Not only does depression put individual lives at risk from an increased probability of disease and suicide; the CDC reports that it also cuts into U.S. productivity, costing $80 billion annually in lost productivity and medical treatment costs.
 
In spite of all the therapies available, levels of depression have remained remarkably steady at about 10% of the U.S. population. The fact that 70% of those receiving treatment backslide into depression within six months – almost as if nothing had been done at all – cries out for a new approach. We can do better.
 

 

Treatment and Therapy Options for Depression

Many of those in depression – about half – prefer to get through their “black moods” on their own, or with alcohol, drugs, or marijuana. Others find solace in faith and spirituality. Famous actors, writers, poets, and artists sometimes find positive outlets for their depressions, drawing from the emotional depths of this “mood.”

“The real reason for not committing suicide is because you know how swell life gets again after the hell is over.” – Ernest Hemingway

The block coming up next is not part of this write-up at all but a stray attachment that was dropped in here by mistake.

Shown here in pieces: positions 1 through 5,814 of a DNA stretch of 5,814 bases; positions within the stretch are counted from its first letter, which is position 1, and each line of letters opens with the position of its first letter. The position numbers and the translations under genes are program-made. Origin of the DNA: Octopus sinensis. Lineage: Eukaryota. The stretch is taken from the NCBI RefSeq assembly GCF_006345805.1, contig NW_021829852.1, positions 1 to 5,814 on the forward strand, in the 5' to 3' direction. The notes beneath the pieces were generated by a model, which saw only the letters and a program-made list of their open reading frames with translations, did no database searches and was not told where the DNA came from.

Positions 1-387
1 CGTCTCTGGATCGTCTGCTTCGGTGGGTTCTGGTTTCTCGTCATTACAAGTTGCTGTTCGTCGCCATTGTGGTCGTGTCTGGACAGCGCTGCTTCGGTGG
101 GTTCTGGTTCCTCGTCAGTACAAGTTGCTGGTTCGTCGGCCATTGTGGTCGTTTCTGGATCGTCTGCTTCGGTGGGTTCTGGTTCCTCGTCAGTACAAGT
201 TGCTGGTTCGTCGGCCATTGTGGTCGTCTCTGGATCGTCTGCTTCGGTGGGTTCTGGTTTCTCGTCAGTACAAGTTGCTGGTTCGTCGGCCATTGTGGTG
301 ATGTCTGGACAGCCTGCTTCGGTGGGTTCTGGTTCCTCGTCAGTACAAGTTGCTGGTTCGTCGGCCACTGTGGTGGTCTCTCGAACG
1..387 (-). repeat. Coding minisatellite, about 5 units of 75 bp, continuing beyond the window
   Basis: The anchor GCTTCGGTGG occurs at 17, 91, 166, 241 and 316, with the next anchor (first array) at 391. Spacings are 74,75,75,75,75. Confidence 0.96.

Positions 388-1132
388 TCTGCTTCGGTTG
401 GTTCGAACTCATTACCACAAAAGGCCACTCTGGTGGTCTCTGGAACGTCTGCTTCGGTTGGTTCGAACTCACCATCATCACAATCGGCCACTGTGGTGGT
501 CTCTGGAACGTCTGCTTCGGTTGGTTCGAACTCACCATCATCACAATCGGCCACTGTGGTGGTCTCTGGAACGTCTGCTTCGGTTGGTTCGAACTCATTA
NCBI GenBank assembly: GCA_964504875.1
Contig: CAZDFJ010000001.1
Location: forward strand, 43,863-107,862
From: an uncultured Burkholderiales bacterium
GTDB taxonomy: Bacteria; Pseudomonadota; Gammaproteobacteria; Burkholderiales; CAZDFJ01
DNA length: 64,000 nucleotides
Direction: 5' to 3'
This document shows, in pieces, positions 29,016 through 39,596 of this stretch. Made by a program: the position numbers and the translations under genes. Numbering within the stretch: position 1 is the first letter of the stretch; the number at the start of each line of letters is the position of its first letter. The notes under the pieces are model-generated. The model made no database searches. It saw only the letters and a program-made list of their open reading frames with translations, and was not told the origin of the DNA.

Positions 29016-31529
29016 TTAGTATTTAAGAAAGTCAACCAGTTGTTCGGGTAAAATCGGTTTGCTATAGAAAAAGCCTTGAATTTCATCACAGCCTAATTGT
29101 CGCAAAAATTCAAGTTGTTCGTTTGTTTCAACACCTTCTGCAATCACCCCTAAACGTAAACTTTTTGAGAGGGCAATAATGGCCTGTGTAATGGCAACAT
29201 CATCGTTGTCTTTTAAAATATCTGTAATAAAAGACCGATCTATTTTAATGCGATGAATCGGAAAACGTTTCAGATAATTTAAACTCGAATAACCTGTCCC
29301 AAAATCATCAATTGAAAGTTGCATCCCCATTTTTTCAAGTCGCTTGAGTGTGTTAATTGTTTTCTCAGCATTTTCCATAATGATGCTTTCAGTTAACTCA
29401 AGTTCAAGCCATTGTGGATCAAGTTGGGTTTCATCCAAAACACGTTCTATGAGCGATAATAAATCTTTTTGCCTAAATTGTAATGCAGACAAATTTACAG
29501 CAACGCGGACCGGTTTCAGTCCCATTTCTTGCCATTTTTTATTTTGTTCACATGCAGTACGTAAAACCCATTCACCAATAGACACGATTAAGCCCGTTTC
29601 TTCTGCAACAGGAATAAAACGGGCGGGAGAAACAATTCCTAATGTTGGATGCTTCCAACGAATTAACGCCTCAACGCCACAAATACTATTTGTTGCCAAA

For those that seek treatment, more and more doctors and therapists are combining therapies, using Integrative, Holistic, or individualized therapeutic approaches that work on altering patient beliefs, lifestyle, nutrition and exercise.
 
Comprehensive treatment regimens tailored to each patient usually take one or more of the following approaches:
 
Psychotherapy: Behavioral and Cognitive
Pharmacological: Five categories of Antidepressants
Electroconvulsive Shock Therapy (ECT)
Electrical Stimulation
Holistic or Integrative
 

Psychotherapy

Each psychotherapeutic approach has its proponents, but they all have one thing in common: successful treatment makes permanent changes in the neurochemistry and neuroanatomy that form the basis of new and more positive thinking.
 
After years of research and new techniques, the primary message that behavioral and cognitive psychotherapists convey as they treat depression:

“You’ve got to accentuate the positive, eliminate the negative, latch on to the affirmative, and don’t mess with Mister In-Between.”

These lyrics were written in 1944 and sung by an upbeat Bing Crosby. Listening to positive, upbeat songs with great messages results in positive, upbeat brain waves and brain chemistry, where each positive molecule becomes, in itself, a positive message. It’s that simple.